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Ocean-only FAFMIP: understanding regional patterns of ocean heat content and dynamic sea level change

Todd, A., Zanna, L., Couldrey, M., Gregory, J., Wu, Q., Church, J. A., Farneti, R., Navarro-Labastida, R., Lyu, K., Saenko, O., Yang, D. and Zhang, X. (2020) Ocean-only FAFMIP: understanding regional patterns of ocean heat content and dynamic sea level change. Journal of Advances in Modeling Earth Systems, 12 (8). e2019MS002027. ISSN 1942-2466

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To link to this item DOI: 10.1029/2019MS002027


There is large uncertainty in the future regional sea level change under anthropogenic climate change. Our study presents and uses a novel design of ocean general circulation model (OGCM) experiments to investigate the ocean's response to surface buoyancy and momentum flux perturbations without atmosphere‐ocean feedbacks (e.g., without surface restoring or bulk formulae), as part of the Flux‐Anomaly‐Forced Model Intercomparison Project (FAFMIP). In an ensemble of OGCMs forced with identical surface flux perturbations, simulated dynamic sea level (DSL) and ocean heat content (OHC) change demonstrate considerable disagreement. In the North Atlantic, the disagreement in DSL and OHC change between models is mainly due to differences in the residual (resolved and eddy) circulation change, with a large spread in the Atlantic meridional overturning circulation (AMOC) weakening (20‐50%). In the western North Pacific, OHC change is similar amongst the OGCM ensemble, but the contributing physical processes differ. For the Southern Ocean, isopycnal and diapycnal mixing change dominate the spread in OHC change. In addition, a component of the atmosphere‐ocean feedbacks are quantified by comparing coupled, atmosphere‐ocean GCM (AOGCM) and OGCM FAFMIP experiments with consistent ocean models. We find that there is 10% more AMOC weakening in AOGCMs relative to OGCMs, since the extra‐tropical North Atlantic SST cooling due to heat redistribution amplifies the surface heat flux perturbation. This component of the atmosphere‐ocean feedbacks enhances the pattern of North Atlantic OHC and DSL change, with relatively stronger increases and decreases in the tropics and extra‐tropics, respectively.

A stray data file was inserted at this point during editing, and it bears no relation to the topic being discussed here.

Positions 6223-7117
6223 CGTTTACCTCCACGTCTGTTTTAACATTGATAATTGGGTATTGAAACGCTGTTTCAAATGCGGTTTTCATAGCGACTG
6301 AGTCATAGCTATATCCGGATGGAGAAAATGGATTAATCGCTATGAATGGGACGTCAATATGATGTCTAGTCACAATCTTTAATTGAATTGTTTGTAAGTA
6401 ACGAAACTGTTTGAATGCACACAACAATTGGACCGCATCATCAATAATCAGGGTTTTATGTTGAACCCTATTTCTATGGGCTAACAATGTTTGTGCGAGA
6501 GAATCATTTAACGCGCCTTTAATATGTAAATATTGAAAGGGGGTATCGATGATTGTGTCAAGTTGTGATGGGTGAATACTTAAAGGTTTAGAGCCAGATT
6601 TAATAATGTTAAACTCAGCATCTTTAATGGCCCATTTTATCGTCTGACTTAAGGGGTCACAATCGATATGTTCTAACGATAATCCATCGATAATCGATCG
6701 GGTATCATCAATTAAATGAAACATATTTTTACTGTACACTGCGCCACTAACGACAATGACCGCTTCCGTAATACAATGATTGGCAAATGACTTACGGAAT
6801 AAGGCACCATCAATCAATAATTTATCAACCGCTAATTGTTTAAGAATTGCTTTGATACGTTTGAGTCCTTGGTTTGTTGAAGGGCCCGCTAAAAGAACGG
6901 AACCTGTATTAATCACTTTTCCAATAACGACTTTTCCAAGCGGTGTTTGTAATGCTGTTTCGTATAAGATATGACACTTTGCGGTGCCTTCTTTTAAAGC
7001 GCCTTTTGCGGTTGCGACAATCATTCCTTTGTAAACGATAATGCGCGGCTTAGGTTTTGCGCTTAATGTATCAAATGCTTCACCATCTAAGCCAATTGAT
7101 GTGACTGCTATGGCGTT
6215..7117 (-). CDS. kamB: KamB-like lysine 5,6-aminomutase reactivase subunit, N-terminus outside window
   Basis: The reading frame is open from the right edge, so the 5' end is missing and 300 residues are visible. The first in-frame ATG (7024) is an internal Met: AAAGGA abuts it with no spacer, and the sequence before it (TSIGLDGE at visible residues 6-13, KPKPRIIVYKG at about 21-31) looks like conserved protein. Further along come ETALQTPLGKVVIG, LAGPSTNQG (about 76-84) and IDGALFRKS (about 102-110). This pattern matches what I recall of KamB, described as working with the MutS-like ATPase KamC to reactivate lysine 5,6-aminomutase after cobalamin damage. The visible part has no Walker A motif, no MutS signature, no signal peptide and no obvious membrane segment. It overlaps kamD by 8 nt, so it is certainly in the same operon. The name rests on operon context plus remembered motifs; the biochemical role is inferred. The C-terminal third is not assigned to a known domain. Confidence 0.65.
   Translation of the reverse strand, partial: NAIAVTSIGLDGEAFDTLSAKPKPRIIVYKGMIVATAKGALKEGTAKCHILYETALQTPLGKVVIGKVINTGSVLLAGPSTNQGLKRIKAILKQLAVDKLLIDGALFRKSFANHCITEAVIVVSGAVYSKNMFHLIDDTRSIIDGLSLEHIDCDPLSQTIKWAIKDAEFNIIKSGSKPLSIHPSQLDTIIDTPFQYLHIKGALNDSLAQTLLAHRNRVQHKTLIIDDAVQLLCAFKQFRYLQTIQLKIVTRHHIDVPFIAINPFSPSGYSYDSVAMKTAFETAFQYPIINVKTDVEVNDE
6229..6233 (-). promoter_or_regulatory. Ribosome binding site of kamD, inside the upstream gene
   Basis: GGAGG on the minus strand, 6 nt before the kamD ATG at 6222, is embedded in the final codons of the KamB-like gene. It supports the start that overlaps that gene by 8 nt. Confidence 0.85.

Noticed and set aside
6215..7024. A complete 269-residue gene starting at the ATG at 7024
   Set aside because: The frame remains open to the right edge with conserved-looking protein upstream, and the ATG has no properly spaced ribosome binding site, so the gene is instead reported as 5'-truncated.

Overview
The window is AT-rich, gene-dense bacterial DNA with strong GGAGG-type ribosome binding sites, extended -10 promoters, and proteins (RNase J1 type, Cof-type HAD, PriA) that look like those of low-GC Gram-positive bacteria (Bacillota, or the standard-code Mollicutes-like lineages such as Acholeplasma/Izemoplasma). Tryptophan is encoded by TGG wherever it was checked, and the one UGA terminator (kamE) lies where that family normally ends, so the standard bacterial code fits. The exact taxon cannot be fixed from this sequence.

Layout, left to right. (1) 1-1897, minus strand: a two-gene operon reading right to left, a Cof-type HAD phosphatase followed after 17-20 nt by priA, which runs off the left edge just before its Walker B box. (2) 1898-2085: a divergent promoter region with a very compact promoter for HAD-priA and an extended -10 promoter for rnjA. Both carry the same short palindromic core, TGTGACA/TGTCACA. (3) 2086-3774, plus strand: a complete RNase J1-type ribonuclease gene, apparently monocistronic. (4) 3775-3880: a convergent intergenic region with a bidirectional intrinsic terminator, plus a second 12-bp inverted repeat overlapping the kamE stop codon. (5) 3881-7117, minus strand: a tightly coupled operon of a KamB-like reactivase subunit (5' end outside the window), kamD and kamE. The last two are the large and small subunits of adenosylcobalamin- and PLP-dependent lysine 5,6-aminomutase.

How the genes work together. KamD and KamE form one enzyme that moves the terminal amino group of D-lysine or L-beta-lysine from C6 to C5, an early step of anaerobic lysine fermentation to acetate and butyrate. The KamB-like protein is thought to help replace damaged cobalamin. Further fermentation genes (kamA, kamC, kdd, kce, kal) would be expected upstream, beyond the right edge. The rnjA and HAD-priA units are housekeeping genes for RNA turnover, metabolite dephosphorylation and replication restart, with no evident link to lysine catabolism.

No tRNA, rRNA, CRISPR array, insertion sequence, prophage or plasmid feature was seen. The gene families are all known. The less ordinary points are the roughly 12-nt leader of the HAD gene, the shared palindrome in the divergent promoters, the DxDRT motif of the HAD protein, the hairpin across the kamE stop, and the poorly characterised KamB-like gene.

Item Type:Article
Divisions:Science > School of Mathematical, Physical and Computational Sciences > NCAS
ID Code:91829
Publisher:American Geophysical Union


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